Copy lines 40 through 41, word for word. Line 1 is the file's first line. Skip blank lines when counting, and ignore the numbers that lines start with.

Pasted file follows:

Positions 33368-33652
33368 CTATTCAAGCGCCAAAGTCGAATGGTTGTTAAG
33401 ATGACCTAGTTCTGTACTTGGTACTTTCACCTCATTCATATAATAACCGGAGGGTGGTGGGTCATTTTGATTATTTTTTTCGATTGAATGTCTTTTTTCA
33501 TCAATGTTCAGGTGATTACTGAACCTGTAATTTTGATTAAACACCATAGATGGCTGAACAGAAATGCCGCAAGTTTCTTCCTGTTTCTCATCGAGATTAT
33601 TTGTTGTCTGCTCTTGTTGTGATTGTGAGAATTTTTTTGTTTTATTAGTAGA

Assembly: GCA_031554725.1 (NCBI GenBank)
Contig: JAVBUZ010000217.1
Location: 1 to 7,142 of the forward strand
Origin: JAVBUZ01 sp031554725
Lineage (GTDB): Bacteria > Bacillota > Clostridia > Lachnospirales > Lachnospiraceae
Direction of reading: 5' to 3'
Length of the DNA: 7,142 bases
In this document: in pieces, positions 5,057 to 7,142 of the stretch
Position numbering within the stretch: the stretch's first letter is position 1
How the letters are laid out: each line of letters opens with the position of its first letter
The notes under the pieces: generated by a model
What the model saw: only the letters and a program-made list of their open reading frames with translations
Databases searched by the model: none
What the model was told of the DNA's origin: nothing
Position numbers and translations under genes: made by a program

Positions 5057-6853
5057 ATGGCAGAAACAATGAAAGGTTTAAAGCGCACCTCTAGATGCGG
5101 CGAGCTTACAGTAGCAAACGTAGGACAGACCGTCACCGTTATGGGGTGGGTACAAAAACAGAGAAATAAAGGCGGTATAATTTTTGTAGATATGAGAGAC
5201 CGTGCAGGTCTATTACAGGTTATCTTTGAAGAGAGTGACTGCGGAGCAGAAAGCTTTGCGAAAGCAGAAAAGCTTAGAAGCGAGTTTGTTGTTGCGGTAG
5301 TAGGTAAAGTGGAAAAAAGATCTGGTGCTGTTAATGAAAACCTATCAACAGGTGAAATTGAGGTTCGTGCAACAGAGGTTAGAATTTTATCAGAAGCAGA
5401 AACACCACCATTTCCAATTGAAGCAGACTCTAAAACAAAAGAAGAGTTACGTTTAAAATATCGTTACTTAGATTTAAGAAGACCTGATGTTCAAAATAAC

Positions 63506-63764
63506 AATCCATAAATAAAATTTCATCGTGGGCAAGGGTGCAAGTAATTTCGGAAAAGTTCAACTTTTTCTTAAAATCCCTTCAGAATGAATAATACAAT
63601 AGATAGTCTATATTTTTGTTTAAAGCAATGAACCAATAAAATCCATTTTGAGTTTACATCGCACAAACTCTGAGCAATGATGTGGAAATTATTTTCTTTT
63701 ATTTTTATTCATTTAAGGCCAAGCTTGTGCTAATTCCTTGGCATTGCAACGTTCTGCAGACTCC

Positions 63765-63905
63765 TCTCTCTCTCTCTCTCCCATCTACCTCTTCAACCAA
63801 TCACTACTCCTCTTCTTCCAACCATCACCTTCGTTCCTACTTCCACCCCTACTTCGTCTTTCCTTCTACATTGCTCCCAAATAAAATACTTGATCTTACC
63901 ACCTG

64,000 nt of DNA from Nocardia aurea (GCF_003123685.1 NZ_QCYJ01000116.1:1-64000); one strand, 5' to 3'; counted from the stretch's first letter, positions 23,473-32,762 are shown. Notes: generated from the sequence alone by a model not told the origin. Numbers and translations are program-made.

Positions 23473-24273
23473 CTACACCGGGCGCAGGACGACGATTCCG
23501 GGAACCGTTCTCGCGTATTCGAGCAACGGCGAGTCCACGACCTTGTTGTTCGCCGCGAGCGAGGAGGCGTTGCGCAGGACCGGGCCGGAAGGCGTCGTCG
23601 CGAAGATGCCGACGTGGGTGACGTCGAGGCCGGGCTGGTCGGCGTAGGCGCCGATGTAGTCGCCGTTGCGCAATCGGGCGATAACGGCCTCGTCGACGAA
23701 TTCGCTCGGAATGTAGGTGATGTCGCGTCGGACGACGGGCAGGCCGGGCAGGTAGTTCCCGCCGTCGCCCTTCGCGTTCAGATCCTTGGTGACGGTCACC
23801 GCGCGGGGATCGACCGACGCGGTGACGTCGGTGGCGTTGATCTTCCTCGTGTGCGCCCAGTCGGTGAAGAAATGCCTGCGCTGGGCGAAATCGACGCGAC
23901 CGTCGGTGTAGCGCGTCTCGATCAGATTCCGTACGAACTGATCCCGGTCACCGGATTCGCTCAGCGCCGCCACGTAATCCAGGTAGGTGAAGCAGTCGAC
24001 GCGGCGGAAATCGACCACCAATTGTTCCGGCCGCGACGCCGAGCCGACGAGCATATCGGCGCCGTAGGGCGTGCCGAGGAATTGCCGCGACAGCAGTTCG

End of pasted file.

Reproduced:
23701 TTCGCTCGGAATGTAGGTGATGTCGCGTCGGACGACGGGCAGGCCGGGCAGGTAGTTCCCGCCGTCGCCCTTCGCGTTCAGATCCTTGGTGACGGTCACC
23801 GCGCGGGGATCGACCGACGCGGTGACGTCGGTGGCGTTGATCTTCCTCGTGTGCGCCCAGTCGGTGAAGAAATGCCTGCGCTGGGCGAAATCGACGCGAC